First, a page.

Saturday, September 11, 2010

A Lonely Composition

Lately I've been braver in applying various image effects to my photographs in order to make them more interesting, which has also infused them with different stories to tell versus their original nonchalant versions. Sepia tones and black and white conversions focus attention on subjects in images where color was distracting or simply didn't add any value to the photo. In addition, such versions can age a scene or add a gritty feel, especially when combined with other effects like pinhole and noise. In fact, I'm particularly becoming quite fond of noise to make it appear as if the shot was taken with a fast film and to remove that digital crispness. For my next outing I think I'll deliberately set my ISO to 1600 on some shots to see what that yields. So much for having a camera that handles high sensitivity levels well.

Image effects aside, I wanted to add a little about unusual compositions. Breaking rules can often be difficult as it both puts us beyond our comfy zone and the results don't always live up to our expectations, which can also put us off of trying again. I find that most of my photos adhere well to the rule of thirds and golden mean (or spiral) and there's nothing really wrong with that, as such photos generally end up being pleasing to the eye. But as a fairly keen photographer, I'd like to start getting more of those, "wow, that's different!" pics versus, "yea that's nice" ones. The picture of the excavator below is starting to get there in my opinion. Rather than worrying about putting the subject where the rules dictate, I focused on the story I wanted to tell with the image. Here's a monster of a machine that has been tired out by the amount work it has been doing all by itself. Sure you're tough, but a little help is always nice.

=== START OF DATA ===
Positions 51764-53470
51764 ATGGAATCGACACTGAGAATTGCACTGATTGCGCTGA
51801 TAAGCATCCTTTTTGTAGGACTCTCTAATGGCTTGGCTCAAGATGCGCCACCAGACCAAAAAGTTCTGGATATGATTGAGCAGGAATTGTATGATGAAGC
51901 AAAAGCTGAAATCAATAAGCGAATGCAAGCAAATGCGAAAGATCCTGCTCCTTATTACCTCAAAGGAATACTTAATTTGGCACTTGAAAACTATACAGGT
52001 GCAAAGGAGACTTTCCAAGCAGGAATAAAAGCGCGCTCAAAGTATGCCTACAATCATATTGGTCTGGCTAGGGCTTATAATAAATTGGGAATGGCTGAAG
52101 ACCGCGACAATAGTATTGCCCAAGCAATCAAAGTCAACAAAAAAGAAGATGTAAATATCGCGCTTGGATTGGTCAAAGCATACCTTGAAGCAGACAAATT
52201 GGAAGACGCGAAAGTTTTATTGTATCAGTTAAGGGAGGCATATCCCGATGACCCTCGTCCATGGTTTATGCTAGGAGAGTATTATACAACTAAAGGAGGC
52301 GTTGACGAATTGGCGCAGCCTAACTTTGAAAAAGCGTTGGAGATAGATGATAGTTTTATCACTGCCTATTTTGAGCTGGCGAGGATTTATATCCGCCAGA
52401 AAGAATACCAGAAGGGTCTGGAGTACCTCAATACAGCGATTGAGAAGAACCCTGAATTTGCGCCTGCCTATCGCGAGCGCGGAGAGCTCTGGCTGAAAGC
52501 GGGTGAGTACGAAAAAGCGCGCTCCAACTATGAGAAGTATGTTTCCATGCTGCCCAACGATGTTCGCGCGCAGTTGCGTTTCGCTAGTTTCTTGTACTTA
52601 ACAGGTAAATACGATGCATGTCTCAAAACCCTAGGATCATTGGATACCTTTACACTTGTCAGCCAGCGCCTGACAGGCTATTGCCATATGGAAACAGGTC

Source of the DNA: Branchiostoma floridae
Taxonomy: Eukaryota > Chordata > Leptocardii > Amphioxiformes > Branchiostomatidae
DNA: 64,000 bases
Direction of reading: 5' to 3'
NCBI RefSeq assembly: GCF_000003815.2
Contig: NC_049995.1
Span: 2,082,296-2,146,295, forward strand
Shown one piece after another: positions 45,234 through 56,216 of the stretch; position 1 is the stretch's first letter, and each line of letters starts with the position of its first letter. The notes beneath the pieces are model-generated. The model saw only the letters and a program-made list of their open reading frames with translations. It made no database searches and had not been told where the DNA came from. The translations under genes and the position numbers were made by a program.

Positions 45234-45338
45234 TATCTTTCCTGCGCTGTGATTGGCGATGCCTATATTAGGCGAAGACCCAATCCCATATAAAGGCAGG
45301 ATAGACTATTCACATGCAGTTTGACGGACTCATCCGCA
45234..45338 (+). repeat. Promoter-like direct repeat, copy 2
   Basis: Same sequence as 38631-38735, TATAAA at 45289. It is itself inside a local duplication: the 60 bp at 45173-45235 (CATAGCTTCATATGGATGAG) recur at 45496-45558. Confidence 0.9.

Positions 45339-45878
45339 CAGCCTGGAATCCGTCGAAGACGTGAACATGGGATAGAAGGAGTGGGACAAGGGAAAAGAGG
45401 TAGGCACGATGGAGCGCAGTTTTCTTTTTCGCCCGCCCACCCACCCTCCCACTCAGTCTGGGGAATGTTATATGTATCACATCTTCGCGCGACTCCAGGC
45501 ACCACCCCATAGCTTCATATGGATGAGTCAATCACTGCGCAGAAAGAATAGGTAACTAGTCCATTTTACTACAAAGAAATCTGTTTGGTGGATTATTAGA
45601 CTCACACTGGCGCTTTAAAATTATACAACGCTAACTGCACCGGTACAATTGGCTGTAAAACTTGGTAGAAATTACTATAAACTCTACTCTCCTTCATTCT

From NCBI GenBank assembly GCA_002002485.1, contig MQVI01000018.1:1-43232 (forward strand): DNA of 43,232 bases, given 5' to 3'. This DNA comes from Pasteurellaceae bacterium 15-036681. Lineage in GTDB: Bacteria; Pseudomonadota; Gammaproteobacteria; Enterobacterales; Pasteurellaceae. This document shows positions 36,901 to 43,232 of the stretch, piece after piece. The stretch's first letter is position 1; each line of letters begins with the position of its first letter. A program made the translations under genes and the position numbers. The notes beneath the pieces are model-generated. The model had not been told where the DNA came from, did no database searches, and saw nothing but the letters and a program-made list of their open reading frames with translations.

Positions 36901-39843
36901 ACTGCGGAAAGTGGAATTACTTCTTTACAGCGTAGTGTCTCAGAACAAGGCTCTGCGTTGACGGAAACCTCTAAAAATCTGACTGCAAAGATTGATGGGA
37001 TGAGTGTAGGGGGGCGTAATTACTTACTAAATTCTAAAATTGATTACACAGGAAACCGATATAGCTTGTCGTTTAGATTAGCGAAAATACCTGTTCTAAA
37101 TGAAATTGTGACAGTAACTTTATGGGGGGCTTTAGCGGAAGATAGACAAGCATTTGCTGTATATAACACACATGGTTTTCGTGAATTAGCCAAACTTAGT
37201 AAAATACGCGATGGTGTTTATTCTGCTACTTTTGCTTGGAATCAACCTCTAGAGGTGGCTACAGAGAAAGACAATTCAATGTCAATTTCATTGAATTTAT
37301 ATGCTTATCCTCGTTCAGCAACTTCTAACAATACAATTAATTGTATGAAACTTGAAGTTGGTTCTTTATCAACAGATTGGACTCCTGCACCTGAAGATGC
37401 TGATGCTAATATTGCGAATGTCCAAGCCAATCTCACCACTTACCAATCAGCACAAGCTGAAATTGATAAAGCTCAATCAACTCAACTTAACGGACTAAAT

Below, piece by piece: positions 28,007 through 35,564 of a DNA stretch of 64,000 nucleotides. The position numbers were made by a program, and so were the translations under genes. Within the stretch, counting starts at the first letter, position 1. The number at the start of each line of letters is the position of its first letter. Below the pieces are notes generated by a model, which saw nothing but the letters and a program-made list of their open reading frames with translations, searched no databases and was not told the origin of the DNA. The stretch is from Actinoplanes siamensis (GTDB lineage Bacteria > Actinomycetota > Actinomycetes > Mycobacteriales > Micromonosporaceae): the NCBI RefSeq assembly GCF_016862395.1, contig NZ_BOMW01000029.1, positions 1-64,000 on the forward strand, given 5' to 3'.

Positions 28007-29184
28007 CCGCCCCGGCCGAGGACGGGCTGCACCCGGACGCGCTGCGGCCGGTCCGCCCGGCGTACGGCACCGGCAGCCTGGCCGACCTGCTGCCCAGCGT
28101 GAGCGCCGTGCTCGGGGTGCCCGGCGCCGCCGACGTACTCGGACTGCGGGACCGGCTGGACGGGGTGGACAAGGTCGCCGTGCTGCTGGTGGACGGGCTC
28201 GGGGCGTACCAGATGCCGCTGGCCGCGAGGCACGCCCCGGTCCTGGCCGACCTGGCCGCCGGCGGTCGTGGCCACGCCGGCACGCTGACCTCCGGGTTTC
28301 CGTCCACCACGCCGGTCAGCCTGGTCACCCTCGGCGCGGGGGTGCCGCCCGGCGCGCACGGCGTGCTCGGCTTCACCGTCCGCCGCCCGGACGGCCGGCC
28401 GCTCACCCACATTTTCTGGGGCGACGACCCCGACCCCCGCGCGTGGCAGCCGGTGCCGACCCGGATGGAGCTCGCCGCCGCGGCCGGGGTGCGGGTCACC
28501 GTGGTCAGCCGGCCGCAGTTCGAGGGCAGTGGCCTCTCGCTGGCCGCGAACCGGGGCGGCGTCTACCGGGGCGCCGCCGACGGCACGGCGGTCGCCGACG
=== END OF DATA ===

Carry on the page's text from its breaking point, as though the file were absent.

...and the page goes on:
The original photo was very different and what you're seeing here is a substantial crop. In fact, the machine was centered towards the lower part of the scene, there was plenty of sky present, a few buildings were in the distance off to the right, and a little more dirt filled the lower portion. But by squeezing the excavator to the bottom right-hand corner and tightening in on the shot, the dirt mover actually appeared to shrink and become less significant. Why? Well without the buildings, power lines, and other visual cues, it's now more difficult to relate sizes of objects; plus there's a bit of compression from the zoom lens which exaggerates the dimensions of the rocks in the foreground and the dirt hill to the left.

Anyway, the idea I've hopefully presented, especially if you'd like to improve your composition skills, is to sometimes try to fit the photo to the story you're trying to tell versus trying to fit the story to a set a rules.

1 comment:

  1. Great shots. They definitely convey a sense of loneliness. And I know what you mean about wanting a "wow" picture versus a "nice" one.


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